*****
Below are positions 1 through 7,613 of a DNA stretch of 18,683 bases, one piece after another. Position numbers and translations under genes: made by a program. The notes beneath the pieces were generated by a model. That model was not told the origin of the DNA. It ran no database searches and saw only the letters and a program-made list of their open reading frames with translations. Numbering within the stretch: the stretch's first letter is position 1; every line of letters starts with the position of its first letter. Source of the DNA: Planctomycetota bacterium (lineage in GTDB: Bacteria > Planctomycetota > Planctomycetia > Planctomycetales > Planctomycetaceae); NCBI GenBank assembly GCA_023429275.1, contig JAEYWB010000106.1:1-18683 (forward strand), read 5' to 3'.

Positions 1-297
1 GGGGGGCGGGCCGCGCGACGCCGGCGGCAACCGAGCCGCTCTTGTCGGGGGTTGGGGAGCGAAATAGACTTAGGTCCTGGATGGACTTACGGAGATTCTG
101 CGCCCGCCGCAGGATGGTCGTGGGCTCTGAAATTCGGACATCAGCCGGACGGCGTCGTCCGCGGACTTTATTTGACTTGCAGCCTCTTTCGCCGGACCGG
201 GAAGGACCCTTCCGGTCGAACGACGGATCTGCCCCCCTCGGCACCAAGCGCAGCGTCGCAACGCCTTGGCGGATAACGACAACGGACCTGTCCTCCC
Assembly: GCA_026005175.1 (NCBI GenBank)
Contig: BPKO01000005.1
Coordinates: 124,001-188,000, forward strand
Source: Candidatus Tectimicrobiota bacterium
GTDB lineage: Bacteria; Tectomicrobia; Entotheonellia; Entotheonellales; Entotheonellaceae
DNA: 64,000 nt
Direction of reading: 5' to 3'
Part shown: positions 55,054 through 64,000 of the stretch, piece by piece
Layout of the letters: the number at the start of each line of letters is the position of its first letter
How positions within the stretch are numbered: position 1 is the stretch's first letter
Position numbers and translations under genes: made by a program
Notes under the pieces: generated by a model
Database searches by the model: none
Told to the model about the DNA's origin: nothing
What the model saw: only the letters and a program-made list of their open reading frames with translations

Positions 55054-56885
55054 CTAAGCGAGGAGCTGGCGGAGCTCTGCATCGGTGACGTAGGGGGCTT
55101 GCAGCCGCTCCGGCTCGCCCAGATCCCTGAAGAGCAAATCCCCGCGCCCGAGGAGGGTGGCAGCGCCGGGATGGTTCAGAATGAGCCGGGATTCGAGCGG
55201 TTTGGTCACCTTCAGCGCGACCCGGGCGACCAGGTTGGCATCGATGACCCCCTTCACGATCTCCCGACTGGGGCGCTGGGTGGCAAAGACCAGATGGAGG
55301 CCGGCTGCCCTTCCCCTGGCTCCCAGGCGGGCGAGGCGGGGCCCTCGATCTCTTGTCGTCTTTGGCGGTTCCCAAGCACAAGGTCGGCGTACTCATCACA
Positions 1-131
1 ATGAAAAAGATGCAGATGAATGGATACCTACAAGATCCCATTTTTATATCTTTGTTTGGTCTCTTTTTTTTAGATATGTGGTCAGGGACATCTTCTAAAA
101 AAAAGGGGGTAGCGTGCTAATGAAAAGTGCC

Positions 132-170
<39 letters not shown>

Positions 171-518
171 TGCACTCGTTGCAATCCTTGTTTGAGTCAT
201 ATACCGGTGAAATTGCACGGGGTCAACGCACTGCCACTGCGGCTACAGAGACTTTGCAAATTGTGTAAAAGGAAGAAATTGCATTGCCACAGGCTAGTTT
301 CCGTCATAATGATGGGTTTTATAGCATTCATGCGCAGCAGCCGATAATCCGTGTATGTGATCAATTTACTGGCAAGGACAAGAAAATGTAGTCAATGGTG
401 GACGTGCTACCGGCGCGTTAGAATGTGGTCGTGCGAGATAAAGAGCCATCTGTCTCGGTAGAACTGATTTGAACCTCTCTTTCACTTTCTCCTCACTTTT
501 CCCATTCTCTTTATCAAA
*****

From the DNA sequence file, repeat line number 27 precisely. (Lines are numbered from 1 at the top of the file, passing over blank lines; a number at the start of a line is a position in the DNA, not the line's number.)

1 ATGAAAAAGATGCAGATGAATGGATACCTACAAGATCCCATTTTTATATCTTTGTTTGGTCTCTTTTTTTTAGATATGTGGTCAGGGACATCTTCTAAAA